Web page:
Improved Treatment of Advanced Disease
The prospect for introducing new and more effective drugs and drug combinations is much better in the treatment of advanced bladder cancer than in that of superficial bladder cancer. As noted in Dr. Droller's review, new combinations hold the promise of being less toxic and at least as effective as cisplatin and methotrexate combinations.1 Cisplatin combined with paclitaxel, docetaxel, gemcitabine, or both paclitaxel and gemcitabine has been reported to have acceptable toxicity and response rates ranging from 60% to 90%.41–43
A reliable tumor marker for metastatic bladder cancer would facilitate management of advanced disease and, more importantly, identify patients with occult metastasis who could benefit from adjuvant chemotherapy. Beta human chorionic gonadotropin (β-hCG), carcinoembryonic antigen, CA-125, CA 19–9, and others have been evaluated and do correlate with clinical response to chemotherapy.44 Better tumor markers are greatly needed because none of the current markers, when used alone, is elevated in more than 50% of patients, and we have no marker to detect occult disease reliably.
Meeting the challenges that stand in the way of reducing the mortality of bladder cancer requires considerable research, financial investment, and public education. Despite the frequency of bladder cancer and the toll it takes in human morbidity and mortality, it does not have the public awareness or support that many other malignancies do. Support groups exist for patients with breast, prostate, and kidney cancers, for example, but no national support group or organized lobbying effort exists for those with bladder cancer.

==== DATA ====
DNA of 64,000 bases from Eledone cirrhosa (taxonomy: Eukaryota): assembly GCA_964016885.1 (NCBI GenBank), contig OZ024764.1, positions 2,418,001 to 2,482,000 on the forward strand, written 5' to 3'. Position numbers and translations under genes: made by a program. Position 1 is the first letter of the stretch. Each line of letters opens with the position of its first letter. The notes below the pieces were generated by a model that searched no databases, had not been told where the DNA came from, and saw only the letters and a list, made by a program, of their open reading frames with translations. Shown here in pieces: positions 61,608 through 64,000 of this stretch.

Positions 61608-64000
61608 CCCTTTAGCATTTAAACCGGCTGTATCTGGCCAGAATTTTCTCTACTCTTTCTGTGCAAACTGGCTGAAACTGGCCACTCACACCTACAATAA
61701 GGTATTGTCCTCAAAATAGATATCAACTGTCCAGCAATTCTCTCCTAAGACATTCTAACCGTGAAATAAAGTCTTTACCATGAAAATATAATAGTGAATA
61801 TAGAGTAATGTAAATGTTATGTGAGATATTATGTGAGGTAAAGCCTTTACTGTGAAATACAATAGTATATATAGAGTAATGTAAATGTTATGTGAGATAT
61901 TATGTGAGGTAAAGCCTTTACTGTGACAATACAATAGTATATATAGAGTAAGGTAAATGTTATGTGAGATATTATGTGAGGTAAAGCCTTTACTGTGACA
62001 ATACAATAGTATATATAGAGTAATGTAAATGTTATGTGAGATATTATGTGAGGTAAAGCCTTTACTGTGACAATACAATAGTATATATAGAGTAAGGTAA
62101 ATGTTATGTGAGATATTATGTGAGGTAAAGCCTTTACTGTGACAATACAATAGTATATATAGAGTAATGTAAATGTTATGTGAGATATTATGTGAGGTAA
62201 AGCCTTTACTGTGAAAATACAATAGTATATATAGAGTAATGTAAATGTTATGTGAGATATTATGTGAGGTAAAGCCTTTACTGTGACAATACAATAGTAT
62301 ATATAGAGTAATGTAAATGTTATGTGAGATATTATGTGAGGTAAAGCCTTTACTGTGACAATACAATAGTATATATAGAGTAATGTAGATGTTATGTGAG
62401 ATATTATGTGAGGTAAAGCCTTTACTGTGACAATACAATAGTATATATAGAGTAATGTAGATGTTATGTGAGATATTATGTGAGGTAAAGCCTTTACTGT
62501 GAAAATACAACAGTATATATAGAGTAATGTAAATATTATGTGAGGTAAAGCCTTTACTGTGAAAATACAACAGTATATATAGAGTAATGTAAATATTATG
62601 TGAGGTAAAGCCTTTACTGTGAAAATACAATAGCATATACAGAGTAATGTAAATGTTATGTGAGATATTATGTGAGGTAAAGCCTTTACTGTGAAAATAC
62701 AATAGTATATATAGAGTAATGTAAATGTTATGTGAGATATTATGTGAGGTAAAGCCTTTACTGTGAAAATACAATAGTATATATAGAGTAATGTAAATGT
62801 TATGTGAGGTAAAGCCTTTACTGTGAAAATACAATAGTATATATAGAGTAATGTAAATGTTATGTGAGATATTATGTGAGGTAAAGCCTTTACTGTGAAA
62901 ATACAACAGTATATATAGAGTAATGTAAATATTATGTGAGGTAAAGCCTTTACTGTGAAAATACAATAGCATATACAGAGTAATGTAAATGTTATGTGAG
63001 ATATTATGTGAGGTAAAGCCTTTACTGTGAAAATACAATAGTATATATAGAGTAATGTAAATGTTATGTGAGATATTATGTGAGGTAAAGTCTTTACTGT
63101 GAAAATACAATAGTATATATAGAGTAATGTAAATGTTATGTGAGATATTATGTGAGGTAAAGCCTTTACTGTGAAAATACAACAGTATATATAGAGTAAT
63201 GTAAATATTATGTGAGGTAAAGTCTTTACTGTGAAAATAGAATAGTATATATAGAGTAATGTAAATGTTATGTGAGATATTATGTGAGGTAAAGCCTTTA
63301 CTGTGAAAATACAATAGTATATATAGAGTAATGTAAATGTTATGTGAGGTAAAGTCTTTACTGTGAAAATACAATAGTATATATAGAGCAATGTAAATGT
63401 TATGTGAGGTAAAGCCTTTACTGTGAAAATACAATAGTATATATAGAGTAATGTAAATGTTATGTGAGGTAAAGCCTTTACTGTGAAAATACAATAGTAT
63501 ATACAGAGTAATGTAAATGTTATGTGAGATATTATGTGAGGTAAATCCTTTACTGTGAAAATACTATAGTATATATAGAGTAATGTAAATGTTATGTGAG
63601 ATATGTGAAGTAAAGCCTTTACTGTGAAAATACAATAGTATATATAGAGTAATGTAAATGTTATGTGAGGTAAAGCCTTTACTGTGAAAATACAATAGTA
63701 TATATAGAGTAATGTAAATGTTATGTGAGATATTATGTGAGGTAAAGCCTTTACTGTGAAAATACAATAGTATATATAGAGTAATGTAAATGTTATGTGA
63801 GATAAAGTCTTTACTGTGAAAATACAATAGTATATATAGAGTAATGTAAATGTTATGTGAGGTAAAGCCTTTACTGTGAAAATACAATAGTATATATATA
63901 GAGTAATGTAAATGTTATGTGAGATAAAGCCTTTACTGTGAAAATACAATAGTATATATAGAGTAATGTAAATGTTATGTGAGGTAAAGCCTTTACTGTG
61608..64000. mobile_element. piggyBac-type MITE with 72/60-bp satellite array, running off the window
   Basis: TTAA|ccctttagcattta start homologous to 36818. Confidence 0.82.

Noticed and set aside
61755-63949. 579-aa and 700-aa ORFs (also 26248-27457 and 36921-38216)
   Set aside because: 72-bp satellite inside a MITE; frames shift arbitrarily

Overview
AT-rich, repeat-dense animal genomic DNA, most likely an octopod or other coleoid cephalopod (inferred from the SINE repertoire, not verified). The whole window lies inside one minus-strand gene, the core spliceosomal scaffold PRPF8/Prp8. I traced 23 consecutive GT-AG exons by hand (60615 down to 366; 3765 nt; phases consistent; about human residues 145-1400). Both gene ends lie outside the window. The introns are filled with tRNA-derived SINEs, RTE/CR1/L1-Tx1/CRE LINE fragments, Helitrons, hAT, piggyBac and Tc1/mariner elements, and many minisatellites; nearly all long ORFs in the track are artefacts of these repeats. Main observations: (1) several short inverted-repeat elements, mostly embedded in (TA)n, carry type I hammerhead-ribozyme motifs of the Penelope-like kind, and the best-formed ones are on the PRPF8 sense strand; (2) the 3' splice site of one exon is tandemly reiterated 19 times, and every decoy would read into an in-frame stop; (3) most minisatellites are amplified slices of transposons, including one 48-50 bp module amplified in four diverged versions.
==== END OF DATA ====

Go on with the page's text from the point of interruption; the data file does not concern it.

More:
Many patients are reluctant to let others know of their disease. Although political leaders and famous entertainment and sports figures have had bladder cancer, none has stepped forward to champion the cause. This reticence is not in the interest of patients with bladder cancer. No shame is associated with having bladder cancer, and better education, public awareness, and support for research will result in earlier diagnosis, better treatment, and further reduction in mortality.
American Cancer Society Scholarships in Cancer Nursing
The American Cancer Society is pleased to announce its Scholarships in Cancer Nursing for 1999 funding. The goal of this program is to strengthen cancer nursing practice by providing assistance for advanced preparation in the following fields: research, education, administration, and clinical practice. The scholarships are intended to provide support for study in either a doctoral degree program in nursing or a related area or a master's degree graduate program (including nurse practitioner programs) with demonstrated integration of cancer nursing content.
The stipend for each scholarship will include subsistence and tuition expenses for a total of $8,000 each year. Payments will be made to scholarship recipients in equal monthly installments throughout the school year. Scholarships are awarded for a minimum of 1 year and a maximum of 2 years of funding. Doctoral candidates may request up to 2 additional years (maximum of 4) with submission of a competitive reapplication. Applications are to be submitted by December 15, 1998, for scholarships to begin September 1, 1999.
In addition, a candidate must be a citizen or noncitizen national of the United States, or its possessions or territories, or must have been lawfully admitted to the United States for permanent residence at the time of the application. A candidate also must have a current license to practice as a registered nurse. To obtain further information or application materials, please contact your local grants administration office. If you are unsure whether your institution received these materials, information is available from: 404–329–7558 or 404–329–5734 (voice), 404–321–4669 (fax), firstname.lastname@example.org (e-mail), or http://www.cancer.org/grants.